Nathan Lazarus has worked extensively in areas ranging from mixed signal electronics to MEMS fabrication, with his Ph.D. at Carnegie Mellon culminating in 2012 with the demonstration of the highest recorded fractional sensitivity to date for a capacitive chemical sensor topology integrated with CMOS electronics. Before joining the University of Delaware in Aug. 2022, he was a researcher at the US Army Research Laboratory with research focused on stretchable power systems, 3D printing and soft robotics. He has authored/co-authored 66 refereed journal articles and several book chapters, and has 21 patents awarded or pending. He has received numerous awards including ARL’s Early Career Award, ARL’s Honorary Award for Engineering and the Rookie of the Year Excellence in Federal Career Award (Gold) from the Baltimore Federal Executive Board. In 2019, Dr. Lazarus was selected for the Presidential Early Career Award for Scientists and Engineers (PECASE), the highest honor given by the US government for researchers beginning their independent research careers.

MRC Industry Night which will take place May 22nd, 2024 from 6-10pm in the 1101 A. James Clark Hall Forum. Industry Night will feature talks, panel discussion, and networking with local robotics companies and UMD students. 

Agenda for Industry Night May 22, 2024 PDF iconAgendaPDF iconSpeaker Bios

Opening Remarks by Michael Otte, MRC Symposium General Chair 6:00pm-6:15pm

Presentation Session

  • Dr. Brian A. Bittner, Robotics Research Scientist, APL
  • Don Sofge, Head, Distributed Autonomous Systems Section, US Naval Research Lab

Networking Event with Coffee and Snacks 7:15pm-8:00pm

Panel Discussion: Robotics Outside of Academia

  • Dr. Carrie Rebhuhn, Principal Engineer, MITRE Corporation
  • Will Becker, Principal Systems Engineer, Forterra
  • Kevin Carey, Booz Allen Hamilton
Networking Event 9:00pm-9:45pm


MRC Research Symposium will take place May 23rd, 2024 from 8:45am-6:00pm in the 1101 A. James Clark Hall Forum. The symposium will feature keynote presentations by faculty from other institutions along with presentations from MRC faculty and students.

Agenda for Research Symposium May 23, 2024 PDF iconAgenda

Morning Coffee and Snacks 8:30am–9:00am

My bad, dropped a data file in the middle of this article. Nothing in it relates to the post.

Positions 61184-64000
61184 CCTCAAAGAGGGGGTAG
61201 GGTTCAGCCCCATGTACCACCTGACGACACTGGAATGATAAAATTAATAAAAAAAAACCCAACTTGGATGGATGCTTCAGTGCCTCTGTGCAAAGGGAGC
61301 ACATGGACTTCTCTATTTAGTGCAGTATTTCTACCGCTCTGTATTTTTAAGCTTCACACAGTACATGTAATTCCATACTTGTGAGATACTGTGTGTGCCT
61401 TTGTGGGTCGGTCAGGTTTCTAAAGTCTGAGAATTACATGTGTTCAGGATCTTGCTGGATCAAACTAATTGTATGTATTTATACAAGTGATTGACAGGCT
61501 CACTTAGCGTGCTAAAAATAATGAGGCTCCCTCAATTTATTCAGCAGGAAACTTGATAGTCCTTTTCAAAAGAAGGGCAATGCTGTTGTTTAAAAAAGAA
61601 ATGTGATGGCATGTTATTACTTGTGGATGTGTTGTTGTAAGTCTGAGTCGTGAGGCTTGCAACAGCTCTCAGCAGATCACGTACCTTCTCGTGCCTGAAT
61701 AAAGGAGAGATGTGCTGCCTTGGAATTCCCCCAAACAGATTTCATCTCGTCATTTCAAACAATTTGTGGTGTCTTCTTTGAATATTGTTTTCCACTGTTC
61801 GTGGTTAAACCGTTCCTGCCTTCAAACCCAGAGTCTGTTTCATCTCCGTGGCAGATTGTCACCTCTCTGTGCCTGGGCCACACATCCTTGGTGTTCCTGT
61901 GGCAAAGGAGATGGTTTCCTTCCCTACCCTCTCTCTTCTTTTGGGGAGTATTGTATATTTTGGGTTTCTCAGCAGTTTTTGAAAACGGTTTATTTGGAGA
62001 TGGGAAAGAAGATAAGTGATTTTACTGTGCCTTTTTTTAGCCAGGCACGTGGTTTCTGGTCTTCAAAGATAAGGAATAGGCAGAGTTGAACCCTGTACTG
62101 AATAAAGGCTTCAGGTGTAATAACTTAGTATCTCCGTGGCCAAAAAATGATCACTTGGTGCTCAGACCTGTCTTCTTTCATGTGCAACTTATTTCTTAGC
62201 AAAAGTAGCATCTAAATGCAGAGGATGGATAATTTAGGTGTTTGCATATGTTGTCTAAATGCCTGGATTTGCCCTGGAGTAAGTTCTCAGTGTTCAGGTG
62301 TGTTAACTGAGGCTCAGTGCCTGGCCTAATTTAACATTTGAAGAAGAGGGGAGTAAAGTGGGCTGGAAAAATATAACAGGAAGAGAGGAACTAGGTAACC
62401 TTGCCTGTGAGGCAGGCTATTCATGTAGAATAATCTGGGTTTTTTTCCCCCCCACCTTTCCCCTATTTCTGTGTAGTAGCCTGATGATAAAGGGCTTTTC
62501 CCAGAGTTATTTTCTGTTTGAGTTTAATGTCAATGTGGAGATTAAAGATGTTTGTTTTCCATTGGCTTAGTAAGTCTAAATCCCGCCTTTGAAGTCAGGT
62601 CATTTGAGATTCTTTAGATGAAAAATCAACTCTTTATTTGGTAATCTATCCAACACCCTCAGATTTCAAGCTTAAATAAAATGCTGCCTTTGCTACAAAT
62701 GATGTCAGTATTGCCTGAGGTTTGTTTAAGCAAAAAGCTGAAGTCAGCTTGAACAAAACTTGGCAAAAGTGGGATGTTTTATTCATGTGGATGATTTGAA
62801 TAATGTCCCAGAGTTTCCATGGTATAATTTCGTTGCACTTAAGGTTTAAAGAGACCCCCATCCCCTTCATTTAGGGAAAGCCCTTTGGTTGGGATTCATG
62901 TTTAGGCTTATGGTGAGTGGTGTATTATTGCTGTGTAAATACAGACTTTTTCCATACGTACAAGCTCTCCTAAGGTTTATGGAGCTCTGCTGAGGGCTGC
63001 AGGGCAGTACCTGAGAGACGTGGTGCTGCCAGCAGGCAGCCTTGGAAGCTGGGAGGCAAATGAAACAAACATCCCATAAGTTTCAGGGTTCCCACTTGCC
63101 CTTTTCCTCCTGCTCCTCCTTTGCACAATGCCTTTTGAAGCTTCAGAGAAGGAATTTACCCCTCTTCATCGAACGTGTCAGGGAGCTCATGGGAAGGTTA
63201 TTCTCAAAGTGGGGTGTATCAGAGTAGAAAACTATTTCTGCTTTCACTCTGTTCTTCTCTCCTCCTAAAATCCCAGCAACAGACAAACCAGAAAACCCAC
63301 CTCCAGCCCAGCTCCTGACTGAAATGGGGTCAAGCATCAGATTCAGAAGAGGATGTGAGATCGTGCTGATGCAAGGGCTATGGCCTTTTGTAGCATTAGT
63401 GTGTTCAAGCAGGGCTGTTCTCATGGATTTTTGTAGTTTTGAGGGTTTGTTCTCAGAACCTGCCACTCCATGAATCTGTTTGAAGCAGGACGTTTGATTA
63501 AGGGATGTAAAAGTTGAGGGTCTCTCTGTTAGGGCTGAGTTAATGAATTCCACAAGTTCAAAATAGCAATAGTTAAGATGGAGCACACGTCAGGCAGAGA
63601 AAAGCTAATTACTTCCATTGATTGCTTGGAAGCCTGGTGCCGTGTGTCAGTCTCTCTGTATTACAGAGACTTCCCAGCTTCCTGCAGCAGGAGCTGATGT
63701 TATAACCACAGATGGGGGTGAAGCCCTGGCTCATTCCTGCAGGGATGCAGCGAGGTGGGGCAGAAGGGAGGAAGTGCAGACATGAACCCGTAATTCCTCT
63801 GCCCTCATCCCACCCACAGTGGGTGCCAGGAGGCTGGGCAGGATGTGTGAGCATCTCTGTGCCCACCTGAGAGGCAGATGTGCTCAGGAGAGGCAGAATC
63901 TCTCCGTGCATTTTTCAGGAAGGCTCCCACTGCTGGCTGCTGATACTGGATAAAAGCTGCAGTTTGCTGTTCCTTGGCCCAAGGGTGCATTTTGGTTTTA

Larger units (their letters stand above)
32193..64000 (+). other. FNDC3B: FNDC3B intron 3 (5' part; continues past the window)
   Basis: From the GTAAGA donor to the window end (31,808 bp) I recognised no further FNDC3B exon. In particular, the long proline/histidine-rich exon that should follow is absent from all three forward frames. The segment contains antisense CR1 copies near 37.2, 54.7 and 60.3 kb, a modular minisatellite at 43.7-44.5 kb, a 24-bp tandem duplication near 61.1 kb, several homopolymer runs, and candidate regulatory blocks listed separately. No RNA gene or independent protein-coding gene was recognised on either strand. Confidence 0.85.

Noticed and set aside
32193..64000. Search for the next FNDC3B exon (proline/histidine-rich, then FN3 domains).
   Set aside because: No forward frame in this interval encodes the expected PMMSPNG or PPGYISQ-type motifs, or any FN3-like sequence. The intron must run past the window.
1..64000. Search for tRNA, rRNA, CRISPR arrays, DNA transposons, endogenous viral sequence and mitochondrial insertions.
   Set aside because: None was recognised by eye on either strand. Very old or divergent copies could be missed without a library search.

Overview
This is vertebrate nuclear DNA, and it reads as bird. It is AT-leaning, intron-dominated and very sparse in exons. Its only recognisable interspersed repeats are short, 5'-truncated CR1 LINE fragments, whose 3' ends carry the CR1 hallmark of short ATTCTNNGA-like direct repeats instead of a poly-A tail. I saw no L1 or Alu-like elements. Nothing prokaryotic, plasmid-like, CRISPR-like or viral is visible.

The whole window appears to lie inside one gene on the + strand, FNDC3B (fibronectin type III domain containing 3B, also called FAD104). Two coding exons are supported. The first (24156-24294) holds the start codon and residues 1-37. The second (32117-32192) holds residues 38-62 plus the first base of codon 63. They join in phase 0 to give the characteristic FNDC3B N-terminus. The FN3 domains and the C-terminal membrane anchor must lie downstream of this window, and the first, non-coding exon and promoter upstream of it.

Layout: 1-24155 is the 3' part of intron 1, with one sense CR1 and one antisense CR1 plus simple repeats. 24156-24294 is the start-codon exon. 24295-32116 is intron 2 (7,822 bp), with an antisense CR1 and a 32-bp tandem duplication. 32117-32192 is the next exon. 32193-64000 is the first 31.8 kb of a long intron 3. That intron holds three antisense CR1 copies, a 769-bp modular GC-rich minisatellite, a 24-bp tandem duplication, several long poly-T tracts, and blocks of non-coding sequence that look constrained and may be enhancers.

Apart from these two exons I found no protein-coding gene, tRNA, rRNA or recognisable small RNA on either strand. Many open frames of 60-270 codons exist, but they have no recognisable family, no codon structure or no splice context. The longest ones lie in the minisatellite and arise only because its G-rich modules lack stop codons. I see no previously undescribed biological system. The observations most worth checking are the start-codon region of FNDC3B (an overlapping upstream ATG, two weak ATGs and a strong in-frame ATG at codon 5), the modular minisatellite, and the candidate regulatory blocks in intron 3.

Opening Remarks by Derek Paley, Director of Maryland Robotics Center 9:00am-9:15am

Morning Keynote Talk

Michael Dickey, Camille and Henry Dreyfus, Professor, NC State University. Liquid Metals for Soft Robotics.


Technical Session 1

  • Furong Huang, Assistant Professor, University of Maryland. Foundation Model for Robotics.
  • Ryan Sochol, Associate Professor, University of Maryland. Alternative 3D Printing Strategies for Soft Robots.
  • Sunandita Sarker, Postdoc Research Associate, University of Maryland. 3D-Microprinted Soft-Robotic Biopsy Tool via Direct Laser Writing.

Undergraduate Student Team Presentations 11:45am:12:05pm
Lunch & Poster Session
Lunch will be provided for people who registered by May 10, 2024.

Afternoon Keynote Talk

Nathan Lazarus, Associate Professor, University of Delaware. Creating Soft and Stretchable Electromagnetic Devices for Soft Robotics.


Technical Session 2

  • John Aloimonos, Professor, University of Maryland. Microsaccade-inspired Event Camera for Robotics. A Socratic Dialogue.
  • Shraddha Barawkar, Postdoc Research Associate, University of Maryland. Reinforcement Learning Driven Cooperative Ball Balance in Rigidly Coupled Drones.
Afternoon Coffee Break 3:25pm-3:45pm

Technical Session 3

  • Kieran James Barvenik, Clark Doctoral Fellow, University of Maryland. Tactile Sensing and Grasping through Thin-Shell Buckling.
  • Yantian Zha, Postdoc Research Associate, University of Maryland. Perceiving, Acting, Planning, And Self-Explaining: A Cognitive Quartet for Future Manufacturing.
Presentation of Best Poster Awards, Program Committee 4:25pm-4:40pm

Closing Remarks by Po-Yen Chen, MRC Symposium General Chair


MRC Robotics and Autonomy Lab Open House. 3119 IDEA Factory.



May 1, 2024: Best consideration date for poster and talk submissions

May 17, 2024: Deadline to submit lunch selection in the registration form

May 22, 2024: MRC Industry Night

May 23, 2024: MRC Research Symposium

Industry Night on May 22nd and the Research Symposium presentations on May 23rd will take place in 1101 A. James Clark Hall Forum

Address: 8278 Paint Branch Dr., College Park, MD 20742

Click here to view the campus map.

With the construction of the Purple Line, road and pedestrian walkway closures and detours have increased. Please view the visitor parking map provided by DOTS to know where to park on campus. The XFINITY Center Visitor Lot is the closest to the event.

DOTS advises visitors to enter and exit campus from University Boulevard (Maryland Route 193) at the intersections with Paint Branch Drive (near the XFINITY Center), Stadium Drive (near The Clarice) or Campus Drive/Adelphi Road (near UMGC).

For more information, go to:

Industry Night

General Chair: Michael Otte

Research Symposium

General Chair: Po-Yen Chen